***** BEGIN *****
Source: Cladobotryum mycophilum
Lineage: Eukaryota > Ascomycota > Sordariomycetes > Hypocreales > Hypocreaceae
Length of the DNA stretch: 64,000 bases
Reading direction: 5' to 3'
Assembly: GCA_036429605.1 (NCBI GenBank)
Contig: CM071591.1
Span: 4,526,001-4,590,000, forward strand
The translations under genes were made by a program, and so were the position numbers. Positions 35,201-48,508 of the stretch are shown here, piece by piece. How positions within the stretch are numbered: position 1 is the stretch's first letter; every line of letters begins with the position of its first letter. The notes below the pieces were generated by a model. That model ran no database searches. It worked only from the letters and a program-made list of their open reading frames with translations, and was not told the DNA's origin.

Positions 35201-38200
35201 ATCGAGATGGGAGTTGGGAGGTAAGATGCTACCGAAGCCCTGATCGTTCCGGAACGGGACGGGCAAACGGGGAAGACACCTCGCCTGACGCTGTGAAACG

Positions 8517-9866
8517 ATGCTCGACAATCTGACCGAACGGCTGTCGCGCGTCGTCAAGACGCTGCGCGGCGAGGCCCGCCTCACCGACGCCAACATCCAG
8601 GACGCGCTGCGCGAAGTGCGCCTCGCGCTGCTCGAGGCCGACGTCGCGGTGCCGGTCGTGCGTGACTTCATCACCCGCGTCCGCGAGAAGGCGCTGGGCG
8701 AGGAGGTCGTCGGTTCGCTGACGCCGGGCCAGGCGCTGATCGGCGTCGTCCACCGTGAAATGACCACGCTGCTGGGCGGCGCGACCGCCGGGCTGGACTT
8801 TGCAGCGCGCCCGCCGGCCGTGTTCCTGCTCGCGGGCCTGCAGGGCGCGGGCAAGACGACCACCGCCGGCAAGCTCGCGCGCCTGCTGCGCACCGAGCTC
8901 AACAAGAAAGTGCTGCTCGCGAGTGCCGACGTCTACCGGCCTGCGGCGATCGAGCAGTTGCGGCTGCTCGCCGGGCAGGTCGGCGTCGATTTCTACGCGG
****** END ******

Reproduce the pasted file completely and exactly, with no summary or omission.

Source: Cladobotryum mycophilum
Lineage: Eukaryota > Ascomycota > Sordariomycetes > Hypocreales > Hypocreaceae
Length of the DNA stretch: 64,000 bases
Reading direction: 5' to 3'
Assembly: GCA_036429605.1 (NCBI GenBank)
Contig: CM071591.1
Span: 4,526,001-4,590,000, forward strand
The translations under genes were made by a program, and so were the position numbers. Positions 35,201-48,508 of the stretch are shown here, piece by piece. How positions within the stretch are numbered: position 1 is the stretch's first letter; every line of letters begins with the position of its first letter. The notes below the pieces were generated by a model. That model ran no database searches. It worked only from the letters and a program-made list of their open reading frames with translations, and was not told the DNA's origin.

Positions 35201-38200
35201 ATCGAGATGGGAGTTGGGAGGTAAGATGCTACCGAAGCCCTGATCGTTCCGGAACGGGACGGGCAAACGGGGAAGACACCTCGCCTGACGCTGTGAAACG

Positions 8517-9866
8517 ATGCTCGACAATCTGACCGAACGGCTGTCGCGCGTCGTCAAGACGCTGCGCGGCGAGGCCCGCCTCACCGACGCCAACATCCAG
8601 GACGCGCTGCGCGAAGTGCGCCTCGCGCTGCTCGAGGCCGACGTCGCGGTGCCGGTCGTGCGTGACTTCATCACCCGCGTCCGCGAGAAGGCGCTGGGCG
8701 AGGAGGTCGTCGGTTCGCTGACGCCGGGCCAGGCGCTGATCGGCGTCGTCCACCGTGAAATGACCACGCTGCTGGGCGGCGCGACCGCCGGGCTGGACTT
8801 TGCAGCGCGCCCGCCGGCCGTGTTCCTGCTCGCGGGCCTGCAGGGCGCGGGCAAGACGACCACCGCCGGCAAGCTCGCGCGCCTGCTGCGCACCGAGCTC
8901 AACAAGAAAGTGCTGCTCGCGAGTGCCGACGTCTACCGGCCTGCGGCGATCGAGCAGTTGCGGCTGCTCGCCGGGCAGGTCGGCGTCGATTTCTACGCGG